NEW DELHI (Reuters) – GAIL (GAIL.NS) wants to boost its liquefied natural gas (LNG) portfolio to 20 million tonnes a year in the next seven years through acquisitions and supply deals so that it can beef up trading of the super-cooled gas, Chairman B.C. Tripathi said.
Tripathi’s comments to Reuters in an interview late last week mark the first time GAIL (India) Ltd has detailed its long-term LNG goals and show how the state-run pipeline monopoly is diversifying its business mix to gain from a surge in demand for the cleaner fuel at home and overseas.
The first Indian firm planning to carve a niche in LNG trading, GAIL has already tied up supplies for nearly 15 million tonnes a year. But supply agreements on some of that capacity is set to expire in the next few years, meaning it will have to strike fresh deals to replace that.
“Overall (in its) portfolio, GAIL will have 20 million tonnes by 2020,” said Tripathi, who has steered GAIL’s transformation from its focus on domestic pipeline operations since he took the helm in August 2009.
Tripathi did not say how much GAIL will be spending to achieve its LNG ambitions but added that its trading team in Singapore will treble to six from the current two as of June.
GAIL, in which the Indian government holds a 57.4 percent stake, runs about 10,000 kilometres of gas pipelines in the country. It also operates one of India’s three LNG terminals.
The company currently sells 6.5 million tonnes per annum (mtpa) of LNG locally, sourced from Qatar’s Rasgas under a long-term contract and through small deals with GDF Suez (GSZ.PA) and Spain’s Gas Natural Fenosa (GNF) (GAS.MC) which end in 2015.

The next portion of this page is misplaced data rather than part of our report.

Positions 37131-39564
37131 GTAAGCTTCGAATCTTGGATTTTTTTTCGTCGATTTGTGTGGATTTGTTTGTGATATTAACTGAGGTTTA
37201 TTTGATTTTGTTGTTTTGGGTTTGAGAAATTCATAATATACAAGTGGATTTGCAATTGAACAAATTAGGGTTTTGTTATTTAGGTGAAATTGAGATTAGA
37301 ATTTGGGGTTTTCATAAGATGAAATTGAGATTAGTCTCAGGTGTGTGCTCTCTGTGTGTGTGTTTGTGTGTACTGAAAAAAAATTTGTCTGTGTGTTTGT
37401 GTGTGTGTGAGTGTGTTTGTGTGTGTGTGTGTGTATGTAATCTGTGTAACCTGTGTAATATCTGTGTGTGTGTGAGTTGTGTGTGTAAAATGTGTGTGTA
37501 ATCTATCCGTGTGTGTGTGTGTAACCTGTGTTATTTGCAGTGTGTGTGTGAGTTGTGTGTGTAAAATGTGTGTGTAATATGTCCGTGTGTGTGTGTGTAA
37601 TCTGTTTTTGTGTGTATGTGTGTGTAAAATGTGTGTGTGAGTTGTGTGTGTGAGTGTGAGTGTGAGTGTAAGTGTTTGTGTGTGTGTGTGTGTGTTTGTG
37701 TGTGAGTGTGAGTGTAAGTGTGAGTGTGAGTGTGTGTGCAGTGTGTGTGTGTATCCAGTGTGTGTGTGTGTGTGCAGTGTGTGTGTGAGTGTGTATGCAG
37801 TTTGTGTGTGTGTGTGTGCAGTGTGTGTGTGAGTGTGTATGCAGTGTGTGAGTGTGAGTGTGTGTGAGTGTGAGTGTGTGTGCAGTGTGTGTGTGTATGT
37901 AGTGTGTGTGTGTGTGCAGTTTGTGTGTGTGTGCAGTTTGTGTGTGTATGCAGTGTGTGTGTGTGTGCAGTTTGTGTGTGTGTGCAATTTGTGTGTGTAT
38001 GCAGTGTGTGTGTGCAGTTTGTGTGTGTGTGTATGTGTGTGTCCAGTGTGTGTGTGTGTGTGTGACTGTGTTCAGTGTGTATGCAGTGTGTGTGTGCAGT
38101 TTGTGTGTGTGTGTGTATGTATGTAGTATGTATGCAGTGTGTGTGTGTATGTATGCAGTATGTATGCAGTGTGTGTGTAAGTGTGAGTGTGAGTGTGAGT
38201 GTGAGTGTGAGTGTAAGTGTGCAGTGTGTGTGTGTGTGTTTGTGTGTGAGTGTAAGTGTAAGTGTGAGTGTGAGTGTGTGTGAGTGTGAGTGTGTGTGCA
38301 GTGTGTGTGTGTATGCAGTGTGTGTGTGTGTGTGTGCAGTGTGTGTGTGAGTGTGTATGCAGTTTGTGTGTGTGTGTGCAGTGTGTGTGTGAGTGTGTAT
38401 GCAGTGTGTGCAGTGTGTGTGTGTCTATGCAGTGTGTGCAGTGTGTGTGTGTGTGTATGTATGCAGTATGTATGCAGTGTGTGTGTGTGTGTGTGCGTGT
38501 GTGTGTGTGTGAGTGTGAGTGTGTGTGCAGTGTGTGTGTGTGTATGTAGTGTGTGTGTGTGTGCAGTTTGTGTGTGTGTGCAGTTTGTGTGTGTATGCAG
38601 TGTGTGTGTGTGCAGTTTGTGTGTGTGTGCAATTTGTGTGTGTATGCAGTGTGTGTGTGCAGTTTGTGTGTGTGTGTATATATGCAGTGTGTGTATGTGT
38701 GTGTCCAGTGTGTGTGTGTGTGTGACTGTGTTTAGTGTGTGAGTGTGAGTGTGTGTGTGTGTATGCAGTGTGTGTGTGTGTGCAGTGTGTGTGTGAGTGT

From 2017, a 20-year deal with Russia’s Gazprom to buy 2.5 mtpa LNG will commence.
In 2011, GAIL became the first Asian buyer to lock in LNG supplies with prices linked to the U.S. gas market and it now plans to have half of its purchases based on U.S. prices by 2017, according to Tripathi. The U.S LNG exports are likely to start in 2016/17, he said.
“Almost 50 percent of LNG in our basket will be JCC (Japan Customs Cleared Crude) linked in 2017 and 50 percent will be (U.S.) Henry Hub-based,” the GAIL chairman added.
U.S. ASSETS TARGETED
LNG is expensive in Asia, at more than $15 per million British thermal units (mmBtu), as it is linked to oil, while a boom in U.S. shale gas output has pushed down prices there to just over $4 per mmBtu.
GAIL plans to buy about 6 mtpa Henry-Hub linked LNG from the United States. It already has 3.5 mtpa on a free-on-board (FOB) basis for 20 years from Cheniere Energy beginning in 2017.
The company has also booked capacity to export another 2.3 mtpa at U.S.-based Dominion Energy’s (D.N) Cove Point liquefaction plant from 2017.
Tripathi said that GAIL hopes to acquire more gas exploration assets in the United States as it wants half of the volume that will be liquefied at Cove Point to come from its own production and the remainder through long-term deals.
He said GAIL is looking at buying an equity stake in a U.S. asset which is heading into production by 2016/17. GAIL is evaluating several offers, he said, but declined to give details.
Earlier this month, Tripathi said the company was in advanced talks to buy U.S. shale gas assets.
U.S. gas exports are likely to start sometime in 2017 and GAIL could either bring supplies to India or trade them.
To transport gas from the United States, GAIL wants 9-10 LNG carriers and plans to float a tender by July for them, Tripathi said, adding his company has yet to finalise specifications.
GAIL could consider an equity stake in the carriers or charter only, or a combination, he added.
(Editing by Muralikumar Anantharaman)